Getting Your Special Needs Estate and Trust Financial Strategy Done: Who Does What? What's the Process?
Getting Your Financial Strategy Done: Who Does What? What's the Process?
Don't have time to create a financial strategy for your family? Afraid of all the work involved? Do you simply not know where to begin? Here's what it takes to get it done.
Begin with the help of others
At times, each of us feels overwhelmed by something -- a decision that must be made, a task that must be completed, or simply life in general. Caring for a family member with special needs can be daunting. You might feel like you're sinking in a large body of water with nothing to cling to. A planning team can be like buddies who jump into the water with you. They'll take on one issue at a time, discussing it until it becomes a little island, a little something to hold onto. Next they'll jump in the water again and take on another issue until it, too, becomes an island, then another until all the islands come together as one large body of land.
Your financial team
When it comes to creating a financial strategy, you aren't alone, as the analogy above illustrates. While bankers, accountants, even social services representatives may help, three players are key:
- You (and perhaps your spouse or other family members),
- A financial professional trained in special needs planning, such as a Special Care Planner and
- An attorney who has experience in serving people with special needs.
So, who does what?
Your role is to look carefully and honestly at your financial picture. What's it like now, and what would you like to see change? What are the current needs of your family member who has special needs? What will that person's future be? Be ready to pull together all your financial information. Be willing to evaluate your situation and to consider suggested options. And be ready to answer some tough questions.
Chartered Special Needs Consultants (ChSNC)
Holders of the Chartered Special Needs Consultant (ChSNC) designation have received advanced training and information in estate and tax planning concepts, special needs trusts, government programs, and the emotional dynamics of working with people with disabilities and other special needs. They also have connections within the community to relevant organizations and experts and can help you develop a step- by-step Life Care Plan with short- and long-term strategies.
Certain elements of your financial strategy will probably require an attorney's expertise. Attorneys help set up such legal instruments as guardianships, trusts, wills and powers of attorney (medical or financial). Such instruments should be structured so they work in conjunction with the overall financial strategy.
An experienced professional will review your financial situation and get to know your lifestyle, dreams, goals, and needs. This information is the basis for creating a financial strategy, alerting you of precautions to take, and recommending available options. The next step might be a meeting to discuss financial details, review statements, policies, and other paperwork, and begin making recommendations for the strategy. You may decide you'd like to complete a letter of intent for your child - a document that details personal, medical, and social information so another person can step in at any time to provide care. The process will vary for each family; a good advisor doesn't simply meet with a client and drop them into Plan A, B, or C. And in fact, the strategy is never really complete because as life changes, so might your strategy. It's a work in progress.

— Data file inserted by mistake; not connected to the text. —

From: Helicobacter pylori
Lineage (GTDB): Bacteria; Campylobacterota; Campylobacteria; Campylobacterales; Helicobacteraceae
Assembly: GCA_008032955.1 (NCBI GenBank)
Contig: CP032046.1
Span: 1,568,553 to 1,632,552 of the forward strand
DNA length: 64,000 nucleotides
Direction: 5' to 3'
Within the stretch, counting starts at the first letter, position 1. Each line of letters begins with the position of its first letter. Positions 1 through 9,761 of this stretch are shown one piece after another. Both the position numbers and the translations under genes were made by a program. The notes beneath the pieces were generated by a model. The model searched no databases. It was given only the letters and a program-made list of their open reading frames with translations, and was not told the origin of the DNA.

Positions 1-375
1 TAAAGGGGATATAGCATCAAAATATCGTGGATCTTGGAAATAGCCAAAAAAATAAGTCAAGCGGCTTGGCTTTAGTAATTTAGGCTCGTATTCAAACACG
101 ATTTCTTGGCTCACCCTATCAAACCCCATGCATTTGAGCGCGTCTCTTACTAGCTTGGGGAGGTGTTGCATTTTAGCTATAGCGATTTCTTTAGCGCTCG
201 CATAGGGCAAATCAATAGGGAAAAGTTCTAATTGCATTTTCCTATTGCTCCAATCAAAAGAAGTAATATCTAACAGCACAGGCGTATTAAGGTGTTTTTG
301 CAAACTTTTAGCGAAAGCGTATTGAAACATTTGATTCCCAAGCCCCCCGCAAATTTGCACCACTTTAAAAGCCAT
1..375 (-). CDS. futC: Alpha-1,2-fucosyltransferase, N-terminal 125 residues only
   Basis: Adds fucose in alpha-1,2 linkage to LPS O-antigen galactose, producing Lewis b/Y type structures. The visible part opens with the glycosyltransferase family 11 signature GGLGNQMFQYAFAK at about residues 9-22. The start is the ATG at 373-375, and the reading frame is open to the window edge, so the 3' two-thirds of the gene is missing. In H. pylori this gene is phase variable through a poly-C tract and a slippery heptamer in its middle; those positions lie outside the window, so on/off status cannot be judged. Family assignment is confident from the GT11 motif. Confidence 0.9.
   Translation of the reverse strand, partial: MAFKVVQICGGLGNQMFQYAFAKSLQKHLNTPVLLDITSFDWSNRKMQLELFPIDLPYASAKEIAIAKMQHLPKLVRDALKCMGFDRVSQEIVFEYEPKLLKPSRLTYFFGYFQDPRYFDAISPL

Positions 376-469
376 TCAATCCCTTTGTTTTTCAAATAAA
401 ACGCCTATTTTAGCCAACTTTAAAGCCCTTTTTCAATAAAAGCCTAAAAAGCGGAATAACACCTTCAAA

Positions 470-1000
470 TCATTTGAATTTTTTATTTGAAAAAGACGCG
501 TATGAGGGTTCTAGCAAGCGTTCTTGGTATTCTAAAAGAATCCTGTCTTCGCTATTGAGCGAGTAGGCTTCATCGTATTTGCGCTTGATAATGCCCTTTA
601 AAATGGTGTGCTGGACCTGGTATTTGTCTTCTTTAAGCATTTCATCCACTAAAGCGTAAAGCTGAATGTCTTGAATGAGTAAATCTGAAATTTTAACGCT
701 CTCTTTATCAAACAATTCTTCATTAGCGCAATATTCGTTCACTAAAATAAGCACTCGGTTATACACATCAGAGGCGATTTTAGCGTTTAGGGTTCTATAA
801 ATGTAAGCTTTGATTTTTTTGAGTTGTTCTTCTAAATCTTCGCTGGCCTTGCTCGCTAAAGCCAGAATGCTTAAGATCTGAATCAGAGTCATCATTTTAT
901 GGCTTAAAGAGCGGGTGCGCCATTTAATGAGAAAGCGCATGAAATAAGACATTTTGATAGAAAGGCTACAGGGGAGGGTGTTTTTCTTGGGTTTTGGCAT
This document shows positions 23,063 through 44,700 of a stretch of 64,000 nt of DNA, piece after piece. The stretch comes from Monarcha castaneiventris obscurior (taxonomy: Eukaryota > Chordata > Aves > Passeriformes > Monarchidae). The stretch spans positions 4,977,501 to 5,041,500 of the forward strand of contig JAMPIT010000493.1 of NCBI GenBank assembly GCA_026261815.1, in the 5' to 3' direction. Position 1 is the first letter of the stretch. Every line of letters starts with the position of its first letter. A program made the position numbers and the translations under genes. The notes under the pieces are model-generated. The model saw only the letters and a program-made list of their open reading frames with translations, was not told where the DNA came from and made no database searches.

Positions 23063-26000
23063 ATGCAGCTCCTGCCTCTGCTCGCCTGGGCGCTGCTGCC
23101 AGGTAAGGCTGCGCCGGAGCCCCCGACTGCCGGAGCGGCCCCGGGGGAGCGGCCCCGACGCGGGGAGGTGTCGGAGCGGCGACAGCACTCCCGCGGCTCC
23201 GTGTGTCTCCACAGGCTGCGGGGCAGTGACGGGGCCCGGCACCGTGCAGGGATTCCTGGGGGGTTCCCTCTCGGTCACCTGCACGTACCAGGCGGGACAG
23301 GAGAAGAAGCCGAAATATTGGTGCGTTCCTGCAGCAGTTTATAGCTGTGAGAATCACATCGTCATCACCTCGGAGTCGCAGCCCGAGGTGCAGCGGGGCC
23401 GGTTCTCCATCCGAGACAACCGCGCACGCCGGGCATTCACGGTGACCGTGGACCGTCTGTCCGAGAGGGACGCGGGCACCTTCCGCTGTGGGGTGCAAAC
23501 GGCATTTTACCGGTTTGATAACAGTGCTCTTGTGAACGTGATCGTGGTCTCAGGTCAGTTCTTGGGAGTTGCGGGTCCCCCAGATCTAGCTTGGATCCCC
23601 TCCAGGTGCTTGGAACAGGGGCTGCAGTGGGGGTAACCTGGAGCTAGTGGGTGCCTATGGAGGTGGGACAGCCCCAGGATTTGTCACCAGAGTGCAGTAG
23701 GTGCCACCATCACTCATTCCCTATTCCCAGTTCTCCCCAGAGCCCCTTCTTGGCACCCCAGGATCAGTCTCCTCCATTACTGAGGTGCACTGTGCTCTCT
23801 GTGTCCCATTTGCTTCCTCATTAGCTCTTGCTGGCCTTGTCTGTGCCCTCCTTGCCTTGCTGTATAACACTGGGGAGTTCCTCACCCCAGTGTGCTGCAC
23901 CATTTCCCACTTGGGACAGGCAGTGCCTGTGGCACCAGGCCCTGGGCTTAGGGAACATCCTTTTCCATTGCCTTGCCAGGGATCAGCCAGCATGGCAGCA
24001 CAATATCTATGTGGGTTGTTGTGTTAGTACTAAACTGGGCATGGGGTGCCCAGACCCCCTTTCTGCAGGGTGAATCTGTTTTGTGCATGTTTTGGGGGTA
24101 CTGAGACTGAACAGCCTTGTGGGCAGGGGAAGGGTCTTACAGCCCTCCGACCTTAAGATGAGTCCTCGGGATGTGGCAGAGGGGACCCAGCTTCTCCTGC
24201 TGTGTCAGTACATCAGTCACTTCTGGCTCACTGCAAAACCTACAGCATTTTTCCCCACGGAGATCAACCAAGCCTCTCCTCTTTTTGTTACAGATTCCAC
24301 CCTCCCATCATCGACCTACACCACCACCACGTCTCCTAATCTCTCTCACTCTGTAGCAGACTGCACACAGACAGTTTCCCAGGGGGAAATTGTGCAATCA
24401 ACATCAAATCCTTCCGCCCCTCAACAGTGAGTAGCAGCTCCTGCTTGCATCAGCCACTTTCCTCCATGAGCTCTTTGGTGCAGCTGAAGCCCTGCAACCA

It's worth taking the time to plan
We seem to lead our lives full steam ahead, sometimes pushed along by life events, sometimes by the choices we make. Days never seem long enough to get everything done. Making time to create your financial strategy will help provide a sense of accomplishment, relief, and reassurance that one of the important things has been put in place. You may feel a little less stressful, a little more peaceful, with a strong footing beneath you.
This information is not intended to be a substitute for specific individualized tax, legal or estate planning advice as individual situations will vary. Neither Royal Alliance Associates, Inc., nor its registered representatives or employees, offer tax or legal advice. As with all matters of a tax or legal nature, you should consult with your tax or legal counsel for advice.
Securities and investment advisory services offered through Royal Alliance Associates, Inc. (RAA) member FINRA/SIPC. RAA is separately owned and other entities and/or marketing names, products or services referenced here are independent of RAA. Special needs consulting services are offered through Special Needs Hawaii and not through Royal Alliance Associates, Inc.Article Source/Courtesy of: Kirk S. Barth, CFP®,CLU®, ChSNC®,ChFC® (Special Needs Hawaii)
This information is not intended to be a substitute for specific individualized tax, legal or estate planning advice as individual situations will vary. HawaiiEstateAndTrust.com nor its registered representatives or employees, offer tax or legal advice. As with all matters of a tax or legal nature, you should consult with your tax or legal counsel for advice.
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A special needs trust (SNT) is a specialized trust that allows assets to be held on behalf of an income beneficiary who is unable to manage funds due to a mental or physical incapacity. The beneficiary enjoys the use of property that is held in the trust, while at the same time continuing to receive essential government benefits, like Supplemental Security Income (SSI) and Medicaid. However, there are strict regulations regarding disbursements from a SNT that must be followed. This type of trust is also known as a supplemental needs trust. More...
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